United States of America
major macro economic indicators
|2020||2021||2022 (e)||2023 (f)|
|GDP growth (%)||-2.8||5.9||2.1||1.2|
|Inflation (yearly average, %)||1.2||4.7||8.0||4.3|
|Budget balance (% GDP)||-14.9||-12.3||-5.5||-5.0|
|Current account balance (% GDP)||-2.9||-3.5||-3.7||-3.3|
|Public debt (% GDP)||131.7||127.0||122.7||121.9|
(e): Estimate (f): Forecast *Federal government. Fiscal year from October 1st to September 30th. 2023 data: 2022/23
- Flexible labour market
- Full employment is one of the Federal Reserve’s objectives
- The dollar’s predominant role in the global economy
- 70% of public debt held by residents
- Strong attractiveness: leader in research & innovation, huge market, two ocean fronts and privileged tourist destination
- Favourable corporate taxation
- Leading producer of oil & gas, agricultural power and significant mineral resources
- Low labour market participation
- High household debt
- Polarised political landscape
- Decrease in fertility rate
- Outdated infrastructure
- Growing income and wealth inequalities overlapping with territorial and racial inequalities
- Trade conflict and technological competition with China
Inflation and monetary tightening dampen activity
After a strong recovery in growth, activity decelerated in 2022, hampered by inflation and high interest rates. In 2023, growth will weaken further as these factors continue to weigh. Inflation is expected to continue the easing trend observed in the second half of last year, but it is expected to remain above the Federal Reserve's target of 2%. The Fed, after raising its policy rate by 425 basis points in 2022, will, in the first quarter, continue a cycle of monetary tightening unseen in over 40 years. The Fed's target rate range could be raised by another 75 basis points to 5.00% - 5.25%. Rates are expected to remain at these restrictive levels through 2023. As a result, household consumption (68% of GDP) will moderate. The allocation of spending should continue to shift towards services at the expense of goods, which had benefited from the pandemic. The manufacturing industry could therefore suffer. However, the easing of inflation, increased credit card balances and dissaving could help keep household expenditures afloat, thus (narrowly) avoiding a recession. The unemployment rate is nonetheless expected to rise from its low 3.7% at the end of 2022, which could lead to increased cautiousness. Furthermore, investment will also be constrained by the high interest rate environment. Despite a durably comfortable cash position at the end of 2022, business capital spending plans will be curtailed. Residential investment should continue to contract. The fall in the real estate market will result in weaker construction activity in 2023. The investment programs (infrastructure, energy transition, semiconductor production) adopted by the administration will, unlike in 2022, allow a (modest) positive contribution from government spending. In addition, a strong dollar and the sluggish global economic environment will limit the contribution of net exports.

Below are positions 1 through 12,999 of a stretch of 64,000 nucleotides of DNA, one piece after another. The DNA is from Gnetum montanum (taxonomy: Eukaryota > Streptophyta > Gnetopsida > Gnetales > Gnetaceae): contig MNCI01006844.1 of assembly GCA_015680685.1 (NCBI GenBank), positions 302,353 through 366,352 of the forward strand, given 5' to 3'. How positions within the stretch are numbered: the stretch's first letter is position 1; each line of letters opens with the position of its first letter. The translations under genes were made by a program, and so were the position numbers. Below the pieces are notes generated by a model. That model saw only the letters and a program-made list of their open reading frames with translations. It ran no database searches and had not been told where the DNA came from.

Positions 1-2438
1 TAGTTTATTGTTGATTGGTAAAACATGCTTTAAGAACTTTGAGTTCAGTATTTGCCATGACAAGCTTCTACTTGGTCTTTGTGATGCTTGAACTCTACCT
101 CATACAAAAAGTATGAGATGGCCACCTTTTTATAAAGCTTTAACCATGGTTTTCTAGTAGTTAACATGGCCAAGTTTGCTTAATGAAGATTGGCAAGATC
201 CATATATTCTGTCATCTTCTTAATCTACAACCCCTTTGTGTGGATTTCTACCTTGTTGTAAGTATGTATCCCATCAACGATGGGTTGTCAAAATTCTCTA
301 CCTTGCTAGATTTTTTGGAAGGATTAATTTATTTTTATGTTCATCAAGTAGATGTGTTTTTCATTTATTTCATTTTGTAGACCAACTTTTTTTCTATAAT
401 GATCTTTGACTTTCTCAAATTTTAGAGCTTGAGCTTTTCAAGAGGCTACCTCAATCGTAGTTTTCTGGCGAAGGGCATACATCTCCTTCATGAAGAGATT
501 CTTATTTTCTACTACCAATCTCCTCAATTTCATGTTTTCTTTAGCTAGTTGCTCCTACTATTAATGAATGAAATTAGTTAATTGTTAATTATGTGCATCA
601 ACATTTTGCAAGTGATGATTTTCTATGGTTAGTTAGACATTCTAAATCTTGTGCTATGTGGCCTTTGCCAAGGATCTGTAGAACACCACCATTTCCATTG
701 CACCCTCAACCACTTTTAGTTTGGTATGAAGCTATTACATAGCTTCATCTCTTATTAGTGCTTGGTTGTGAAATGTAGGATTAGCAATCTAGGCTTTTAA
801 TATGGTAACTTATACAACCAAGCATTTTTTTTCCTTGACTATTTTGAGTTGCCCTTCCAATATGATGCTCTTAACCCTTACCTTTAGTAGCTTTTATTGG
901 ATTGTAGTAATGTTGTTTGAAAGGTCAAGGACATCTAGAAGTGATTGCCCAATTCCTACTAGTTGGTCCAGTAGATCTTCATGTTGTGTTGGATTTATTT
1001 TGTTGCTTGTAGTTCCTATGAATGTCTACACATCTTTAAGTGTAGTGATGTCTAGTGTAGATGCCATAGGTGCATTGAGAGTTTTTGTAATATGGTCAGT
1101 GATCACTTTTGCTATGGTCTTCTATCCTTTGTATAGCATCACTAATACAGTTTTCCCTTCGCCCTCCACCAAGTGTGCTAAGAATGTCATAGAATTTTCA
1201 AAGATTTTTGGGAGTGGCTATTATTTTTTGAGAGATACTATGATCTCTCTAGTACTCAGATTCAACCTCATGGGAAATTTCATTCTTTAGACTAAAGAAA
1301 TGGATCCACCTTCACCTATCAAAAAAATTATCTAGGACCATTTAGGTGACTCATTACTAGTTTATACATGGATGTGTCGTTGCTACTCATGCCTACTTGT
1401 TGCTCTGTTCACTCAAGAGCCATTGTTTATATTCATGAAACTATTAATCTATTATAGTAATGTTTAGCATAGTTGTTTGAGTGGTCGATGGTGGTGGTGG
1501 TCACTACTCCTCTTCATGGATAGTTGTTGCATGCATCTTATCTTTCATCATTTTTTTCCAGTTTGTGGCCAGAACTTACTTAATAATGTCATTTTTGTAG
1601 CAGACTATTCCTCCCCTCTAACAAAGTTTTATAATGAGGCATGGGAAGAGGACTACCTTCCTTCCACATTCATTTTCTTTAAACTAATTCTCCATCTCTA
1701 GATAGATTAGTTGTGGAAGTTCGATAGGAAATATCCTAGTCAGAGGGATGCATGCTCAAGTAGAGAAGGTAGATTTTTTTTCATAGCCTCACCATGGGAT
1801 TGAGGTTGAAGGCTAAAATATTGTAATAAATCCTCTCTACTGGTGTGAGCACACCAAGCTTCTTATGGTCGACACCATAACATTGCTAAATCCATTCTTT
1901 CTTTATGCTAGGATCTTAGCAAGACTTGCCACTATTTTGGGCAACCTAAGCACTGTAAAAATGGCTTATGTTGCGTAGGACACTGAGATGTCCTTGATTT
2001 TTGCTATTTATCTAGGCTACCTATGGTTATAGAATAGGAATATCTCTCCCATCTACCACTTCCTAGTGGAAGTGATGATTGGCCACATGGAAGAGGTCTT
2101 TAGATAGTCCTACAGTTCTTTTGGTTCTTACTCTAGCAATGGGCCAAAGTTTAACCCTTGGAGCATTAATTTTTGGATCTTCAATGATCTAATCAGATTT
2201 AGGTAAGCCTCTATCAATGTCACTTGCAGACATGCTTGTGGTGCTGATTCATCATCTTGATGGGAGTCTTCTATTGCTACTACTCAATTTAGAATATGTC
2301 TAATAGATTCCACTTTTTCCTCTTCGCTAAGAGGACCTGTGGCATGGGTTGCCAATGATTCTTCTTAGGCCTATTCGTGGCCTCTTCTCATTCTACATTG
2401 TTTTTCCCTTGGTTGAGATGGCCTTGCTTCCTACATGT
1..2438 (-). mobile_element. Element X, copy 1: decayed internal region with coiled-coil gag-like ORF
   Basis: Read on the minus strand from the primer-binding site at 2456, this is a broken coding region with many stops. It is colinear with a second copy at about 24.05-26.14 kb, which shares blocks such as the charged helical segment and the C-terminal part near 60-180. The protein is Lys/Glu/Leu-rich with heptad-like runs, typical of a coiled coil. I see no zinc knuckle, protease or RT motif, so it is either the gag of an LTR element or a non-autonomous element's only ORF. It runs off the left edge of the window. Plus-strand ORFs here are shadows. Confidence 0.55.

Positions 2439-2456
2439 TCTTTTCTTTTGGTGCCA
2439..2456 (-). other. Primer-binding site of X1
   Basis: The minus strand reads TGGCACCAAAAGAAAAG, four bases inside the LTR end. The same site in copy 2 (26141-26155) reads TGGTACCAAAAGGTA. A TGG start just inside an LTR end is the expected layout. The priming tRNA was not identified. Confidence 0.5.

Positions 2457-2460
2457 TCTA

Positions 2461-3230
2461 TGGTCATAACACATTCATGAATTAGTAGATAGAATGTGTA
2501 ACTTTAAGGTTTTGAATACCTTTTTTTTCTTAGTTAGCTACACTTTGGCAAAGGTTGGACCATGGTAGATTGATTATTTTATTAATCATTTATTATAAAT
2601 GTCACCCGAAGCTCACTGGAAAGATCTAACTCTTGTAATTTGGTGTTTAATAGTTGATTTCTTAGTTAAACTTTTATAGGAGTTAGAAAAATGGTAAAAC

Debt burden is rising
Spending cuts in response to the COVID-19 crisis and higher tax revenues have contributed to a large reduction in the federal budget deficit in 2021-22. While it is expected to continue to decline, the deficit should remain high after the next fiscal year. A divided Congress and high inflation could encourage some fiscal restraint. In this context, government spending will be driven by the execution of the investment programmes adopted by President Joe Biden's administration in late 2021 and 2022. The debt burden (1.8% of GDP in 2021-22) is also expected to continue to rise, as US Treasury yields have already increased in response to the Fed's interest rate hikes. However, the authorities are not expected to face difficulties in servicing the debt, as the country has unparalleled financing flexibility due to its status as a USD issuer, the USD being the world's main reserve currency. The debt ceiling will likely have to be raised by Congress in the first half of 2023. The risk of a default exists if an agreement is not reached, but it is very limited.
In 2023, the current account deficit will remain large, mainly driven by the structural deficit in the goods balance (4.7% of GDP in 2022). However, it is expected to moderate as merchandise imports slow in line with domestic demand. Exports of liquefied natural gas to Europe will remain strong, but foreign sales are expected to suffer from the strong dollar and the global economic environment. The normalisation of international transport should result in a slight improvement in the surplus on the services account (0.9% of GDP). The positive primary income balance (0.7% of GDP) is expected to improve slightly, as receipts from interest and deposits on US assets abroad increase. The transfers deficit will remain stable at around 0.6% of GDP. The attractiveness of US assets and the USD are generating portfolio investments (Treasuries, stocks, etc.) to finance the deficit.